Now Holly Bishop is about to write a new chapter in her life. She moves to San Francisco to become an event planner—only to find she is dealing with a gorgeous fairy godmother for a boss and corporate witches wicked enough to sabotage her future. Not to mention the egomaniacal frogs Holly finds lurking at the bottom of the dating pool. With no one to save her, will Holly slay the dragons herself and stand on her own for the very first time? Will the man behind the mask at her costume ball make her believe in love again? And will she risk giving up her dreams to become the heroine of her own story?
Released May 18, 2005
Provided by The Author; 1 Copy; Ends March 30, 2011

The American Heiress: A Novel by Daisy Goodwin
Beautiful, vivacious Cora Cash, the wealthiest debutante in America, is spirited away from the glamour and comfort of her Park Avenue mansion and suddenly finds herself Duchess of Wareham, mistress of Lulworth Castle, married to Ivo, the most eligible bachelor in England. As Cora is soon to discover, nothing in this strange new world is quite as it seems. Her handsome new husband is withdrawn and secretive; the English social scene is stuffed with pitfalls and traps; and there are increasingly dangerous forces at work, people who wish she'd never met Ivo in the first place. THE AMERICAN HEIRESS is a dazzling debut novel from Daisy Goodwin, whose brilliant new voice is reminiscent of Henry James, Edith Wharton, and Kate Morton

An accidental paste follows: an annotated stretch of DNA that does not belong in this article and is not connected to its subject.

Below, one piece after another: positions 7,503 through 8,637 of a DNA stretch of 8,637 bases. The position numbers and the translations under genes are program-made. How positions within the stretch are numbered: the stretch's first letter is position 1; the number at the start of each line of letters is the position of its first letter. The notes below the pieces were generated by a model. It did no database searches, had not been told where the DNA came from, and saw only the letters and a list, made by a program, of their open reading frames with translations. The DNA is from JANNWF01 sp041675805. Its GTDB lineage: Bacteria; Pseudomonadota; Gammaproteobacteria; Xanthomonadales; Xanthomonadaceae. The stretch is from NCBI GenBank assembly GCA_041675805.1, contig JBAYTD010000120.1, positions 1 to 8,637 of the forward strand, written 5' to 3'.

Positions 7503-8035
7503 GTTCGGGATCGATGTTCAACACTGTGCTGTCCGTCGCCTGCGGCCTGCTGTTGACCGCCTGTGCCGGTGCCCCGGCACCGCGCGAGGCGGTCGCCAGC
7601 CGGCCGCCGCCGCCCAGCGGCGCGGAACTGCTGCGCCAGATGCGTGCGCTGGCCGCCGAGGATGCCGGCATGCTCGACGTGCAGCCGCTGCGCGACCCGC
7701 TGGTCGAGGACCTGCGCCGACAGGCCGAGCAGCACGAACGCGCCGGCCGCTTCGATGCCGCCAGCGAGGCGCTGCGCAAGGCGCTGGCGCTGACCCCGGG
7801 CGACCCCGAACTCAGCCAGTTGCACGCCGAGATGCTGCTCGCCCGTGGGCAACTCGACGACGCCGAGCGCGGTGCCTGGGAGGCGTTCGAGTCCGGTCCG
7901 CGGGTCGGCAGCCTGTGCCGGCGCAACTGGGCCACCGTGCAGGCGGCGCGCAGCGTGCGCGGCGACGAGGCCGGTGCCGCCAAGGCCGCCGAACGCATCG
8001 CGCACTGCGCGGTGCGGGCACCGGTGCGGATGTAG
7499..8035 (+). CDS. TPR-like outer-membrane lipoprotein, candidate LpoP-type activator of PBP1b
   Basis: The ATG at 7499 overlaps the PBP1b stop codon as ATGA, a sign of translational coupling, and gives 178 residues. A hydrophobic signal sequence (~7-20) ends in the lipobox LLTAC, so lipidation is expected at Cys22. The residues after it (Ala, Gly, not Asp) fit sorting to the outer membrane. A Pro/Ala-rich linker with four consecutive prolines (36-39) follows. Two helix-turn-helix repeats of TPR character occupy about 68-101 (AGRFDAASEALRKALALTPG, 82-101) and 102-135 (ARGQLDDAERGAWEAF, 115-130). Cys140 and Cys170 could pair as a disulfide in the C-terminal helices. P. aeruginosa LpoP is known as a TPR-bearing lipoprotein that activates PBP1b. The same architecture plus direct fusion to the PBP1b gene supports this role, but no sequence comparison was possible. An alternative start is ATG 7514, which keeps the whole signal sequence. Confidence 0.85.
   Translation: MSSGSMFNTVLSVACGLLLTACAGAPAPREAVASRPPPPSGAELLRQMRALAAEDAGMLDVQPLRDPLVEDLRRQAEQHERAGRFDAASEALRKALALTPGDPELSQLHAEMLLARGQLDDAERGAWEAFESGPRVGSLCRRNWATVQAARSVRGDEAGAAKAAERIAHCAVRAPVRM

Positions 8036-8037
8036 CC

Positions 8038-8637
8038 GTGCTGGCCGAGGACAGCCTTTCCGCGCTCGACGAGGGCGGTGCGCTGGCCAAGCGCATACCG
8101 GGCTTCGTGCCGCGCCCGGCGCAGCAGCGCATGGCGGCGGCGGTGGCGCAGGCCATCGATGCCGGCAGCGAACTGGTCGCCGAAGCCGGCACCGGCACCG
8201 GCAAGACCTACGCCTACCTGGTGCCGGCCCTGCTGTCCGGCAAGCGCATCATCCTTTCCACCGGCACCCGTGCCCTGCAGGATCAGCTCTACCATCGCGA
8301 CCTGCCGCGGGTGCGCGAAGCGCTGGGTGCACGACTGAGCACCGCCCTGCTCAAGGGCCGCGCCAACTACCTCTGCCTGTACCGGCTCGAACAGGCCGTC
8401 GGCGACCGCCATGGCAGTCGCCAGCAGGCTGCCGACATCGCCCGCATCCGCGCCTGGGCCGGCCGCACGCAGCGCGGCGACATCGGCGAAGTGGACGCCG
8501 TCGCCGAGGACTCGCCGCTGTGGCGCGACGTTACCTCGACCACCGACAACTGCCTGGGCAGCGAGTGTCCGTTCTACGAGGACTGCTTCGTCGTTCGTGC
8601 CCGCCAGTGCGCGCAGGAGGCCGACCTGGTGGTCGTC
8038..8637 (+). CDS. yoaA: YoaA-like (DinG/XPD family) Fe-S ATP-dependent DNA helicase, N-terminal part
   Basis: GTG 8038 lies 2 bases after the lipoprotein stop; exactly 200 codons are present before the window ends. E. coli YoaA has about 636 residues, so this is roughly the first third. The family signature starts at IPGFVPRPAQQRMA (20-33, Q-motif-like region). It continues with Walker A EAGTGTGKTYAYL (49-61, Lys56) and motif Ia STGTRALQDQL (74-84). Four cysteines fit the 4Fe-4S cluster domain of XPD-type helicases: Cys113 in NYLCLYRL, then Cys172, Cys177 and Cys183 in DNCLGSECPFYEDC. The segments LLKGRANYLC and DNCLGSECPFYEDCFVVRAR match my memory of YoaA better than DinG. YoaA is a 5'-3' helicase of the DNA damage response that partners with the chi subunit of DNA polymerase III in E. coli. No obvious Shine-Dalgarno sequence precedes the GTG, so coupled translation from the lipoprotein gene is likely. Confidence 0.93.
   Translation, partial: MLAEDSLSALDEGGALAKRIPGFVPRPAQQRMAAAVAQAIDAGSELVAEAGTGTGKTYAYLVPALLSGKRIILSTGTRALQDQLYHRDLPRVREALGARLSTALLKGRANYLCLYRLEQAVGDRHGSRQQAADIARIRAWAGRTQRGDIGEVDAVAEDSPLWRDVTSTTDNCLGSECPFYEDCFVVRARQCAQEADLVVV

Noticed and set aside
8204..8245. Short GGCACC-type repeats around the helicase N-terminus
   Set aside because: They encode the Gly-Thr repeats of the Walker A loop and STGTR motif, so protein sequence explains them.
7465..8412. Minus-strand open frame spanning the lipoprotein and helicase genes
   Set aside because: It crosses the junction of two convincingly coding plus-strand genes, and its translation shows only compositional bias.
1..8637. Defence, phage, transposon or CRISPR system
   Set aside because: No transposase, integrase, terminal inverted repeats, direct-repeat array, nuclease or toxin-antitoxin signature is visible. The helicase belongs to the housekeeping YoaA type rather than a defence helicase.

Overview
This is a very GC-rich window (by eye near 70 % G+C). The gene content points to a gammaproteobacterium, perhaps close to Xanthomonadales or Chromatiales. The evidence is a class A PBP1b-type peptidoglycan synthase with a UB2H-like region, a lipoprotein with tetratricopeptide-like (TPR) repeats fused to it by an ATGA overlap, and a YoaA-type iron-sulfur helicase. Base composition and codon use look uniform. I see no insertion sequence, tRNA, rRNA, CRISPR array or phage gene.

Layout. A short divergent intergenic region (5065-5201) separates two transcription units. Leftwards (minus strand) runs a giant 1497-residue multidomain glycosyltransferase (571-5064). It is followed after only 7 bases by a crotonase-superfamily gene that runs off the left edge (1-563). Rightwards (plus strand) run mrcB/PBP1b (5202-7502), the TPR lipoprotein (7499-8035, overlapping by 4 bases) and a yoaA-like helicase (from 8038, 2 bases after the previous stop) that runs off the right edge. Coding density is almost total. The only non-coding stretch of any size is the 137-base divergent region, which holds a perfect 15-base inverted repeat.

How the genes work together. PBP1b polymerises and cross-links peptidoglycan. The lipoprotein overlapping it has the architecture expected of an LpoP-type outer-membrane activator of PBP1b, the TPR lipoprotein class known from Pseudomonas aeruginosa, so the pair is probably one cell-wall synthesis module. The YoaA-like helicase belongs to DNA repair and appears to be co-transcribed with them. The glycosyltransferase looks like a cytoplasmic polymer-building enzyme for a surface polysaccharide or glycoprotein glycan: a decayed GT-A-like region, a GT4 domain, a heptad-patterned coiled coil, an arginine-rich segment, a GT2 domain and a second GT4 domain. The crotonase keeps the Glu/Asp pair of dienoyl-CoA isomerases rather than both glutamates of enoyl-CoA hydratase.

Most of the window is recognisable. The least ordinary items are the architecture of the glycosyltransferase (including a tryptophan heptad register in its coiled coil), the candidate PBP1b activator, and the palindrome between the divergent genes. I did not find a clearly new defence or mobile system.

Release Date: June 21, 2011